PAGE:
International reggae music icon, Bob Marley, has a quote that has certainly resonated with musicians and music lovers of all genres. In describing the power of music, the Jamaican-born Marley said: “One good thing about music, when it hits you, you feel no pain.”
Music has been known to have a detrimental effect on the musicians playing it even though the people enjoying it might not feel any pain. Hearing loss is a typical problem for musicians who are continually exposed to loud tones and fail to use hearing protection.
Musicians, in fact, are up to four times more likely to suffer from noise-induced hearing loss than non-musicians as reported by one German study. Those same musicians are also 57 percent more likely to experience consistent ringing in their ears, also known as tinnitus.
For musicians who are frequently exposed to noise volumes well above 85 decibels (dB), these findings are not unexpected. One study found that volumes above 110dB can start to impact nerve cells, degrading the ability to deliver electrical signals from the ears to the brain. Researchers consider this kind of damage to be permanent.
Any kind of music can be loud enough to damage hearing but some styles are riskier because they’re inherently loud. And there have been lots of popular rock ‘n’ roll musicians to have their careers shortened, or at least, delayed, because of noise-related hearing loss.
Pete Townshend of the renowned British rock band, The Who, is one musician who struggles with partial deafness and tinnitus. Frequent and recurring exposure to loud music is most likely the cause of Townshend’s hearing problems. Over the years, Townshend has managed these problems in a few different ways as his symptoms have progressed.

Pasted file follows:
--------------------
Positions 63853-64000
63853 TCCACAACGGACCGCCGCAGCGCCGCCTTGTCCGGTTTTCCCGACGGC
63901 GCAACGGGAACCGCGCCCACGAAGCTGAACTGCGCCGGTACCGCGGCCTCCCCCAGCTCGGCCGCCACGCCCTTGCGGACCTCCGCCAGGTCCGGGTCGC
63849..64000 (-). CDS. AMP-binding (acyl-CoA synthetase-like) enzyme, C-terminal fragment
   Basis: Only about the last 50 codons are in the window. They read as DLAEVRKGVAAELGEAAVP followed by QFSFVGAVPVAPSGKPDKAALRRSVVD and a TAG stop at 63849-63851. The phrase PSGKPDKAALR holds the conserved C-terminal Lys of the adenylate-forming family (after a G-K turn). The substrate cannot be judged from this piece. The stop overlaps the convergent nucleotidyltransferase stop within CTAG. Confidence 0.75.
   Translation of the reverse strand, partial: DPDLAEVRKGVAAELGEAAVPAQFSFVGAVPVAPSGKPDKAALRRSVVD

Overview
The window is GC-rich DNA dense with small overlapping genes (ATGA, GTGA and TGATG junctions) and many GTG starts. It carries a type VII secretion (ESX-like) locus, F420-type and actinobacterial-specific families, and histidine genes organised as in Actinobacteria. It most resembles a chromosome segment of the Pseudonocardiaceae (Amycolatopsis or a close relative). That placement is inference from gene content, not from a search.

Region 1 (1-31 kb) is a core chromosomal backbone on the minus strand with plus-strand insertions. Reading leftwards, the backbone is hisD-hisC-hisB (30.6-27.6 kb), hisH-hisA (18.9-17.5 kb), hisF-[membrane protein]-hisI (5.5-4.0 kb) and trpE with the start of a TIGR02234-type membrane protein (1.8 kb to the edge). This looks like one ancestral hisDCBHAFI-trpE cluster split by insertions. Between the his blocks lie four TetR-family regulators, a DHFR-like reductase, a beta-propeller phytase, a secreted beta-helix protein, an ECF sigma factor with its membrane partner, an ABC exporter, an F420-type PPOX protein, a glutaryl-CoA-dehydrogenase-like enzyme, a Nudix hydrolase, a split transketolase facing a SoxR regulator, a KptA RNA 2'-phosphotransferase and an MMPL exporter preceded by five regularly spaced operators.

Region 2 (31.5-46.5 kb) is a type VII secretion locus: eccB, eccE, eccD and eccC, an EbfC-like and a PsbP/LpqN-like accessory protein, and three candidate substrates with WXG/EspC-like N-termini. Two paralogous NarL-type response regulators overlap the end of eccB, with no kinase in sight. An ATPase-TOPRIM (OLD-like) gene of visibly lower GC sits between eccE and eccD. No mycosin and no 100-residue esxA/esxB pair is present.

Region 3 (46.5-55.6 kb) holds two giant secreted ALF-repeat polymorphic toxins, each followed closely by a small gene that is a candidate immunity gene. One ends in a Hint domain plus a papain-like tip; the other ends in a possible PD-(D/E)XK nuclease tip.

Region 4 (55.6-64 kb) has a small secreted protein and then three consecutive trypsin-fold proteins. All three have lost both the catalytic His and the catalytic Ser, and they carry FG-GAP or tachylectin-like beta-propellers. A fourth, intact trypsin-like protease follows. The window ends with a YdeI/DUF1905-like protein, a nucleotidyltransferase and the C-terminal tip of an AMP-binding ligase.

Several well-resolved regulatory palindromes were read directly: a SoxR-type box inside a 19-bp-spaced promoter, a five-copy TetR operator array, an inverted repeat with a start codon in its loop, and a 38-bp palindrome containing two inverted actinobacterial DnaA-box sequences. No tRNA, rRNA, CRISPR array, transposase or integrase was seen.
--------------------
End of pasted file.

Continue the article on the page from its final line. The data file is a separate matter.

Townshend shielded himself from loud sound behind a glass partition on the band’s 1989 tour and decided to perform acoustically. The noise turned out to be too much at a 2012 show and the guitarist chose to leave the stage.
Substantial hearing loss as a result of loud music exposure has also been an issue for Alex Van Halen of the rock band Van Halen. As reported by Van Halen himself, the drummer lost 60 percent hearing in his left ear and, 30 percent in his right.
Van Halen consulted with his soundman about a custom-fitted in-ear monitor as he looked for ways to deal with his worsening hearing loss. That earpiece would connect wirelessly to the band’s soundboard, which let him hear the music at a lower (and clearer) level. The sound-man ultimately was so successful with this prototype that he began to produce and sell the design and ended up selling the patent to a major tech company for 34 million dollars.
Van Halen, Townshend, along with many other musicians, including Sting and Eric Clapton, are but a few noteworthy mentions on the long list of famous musicians to suffer from noise-related hearing loss.
But effectively battling hearing loss is something one singer in the United Kingdom has accomplished. And while she may not have Clapton’s worldwide name recognition or Sting’s history of record sales, she does have a set of hearing aids that have helped to revive her career.
From stages throughout London’s West End, English musical theater performer, Elaine Paige, has been dazzling audiences for over 50 years. Paige experienced significant hearing loss from fifty years of performing. For years, Paige has admitted to depending on hearing aids.
Paige said that she wears her hearing aids every day to combat her hearing loss and insists that her condition has no bearing on her ability to work. And for theater fans in the U.K., that’s music to the ears.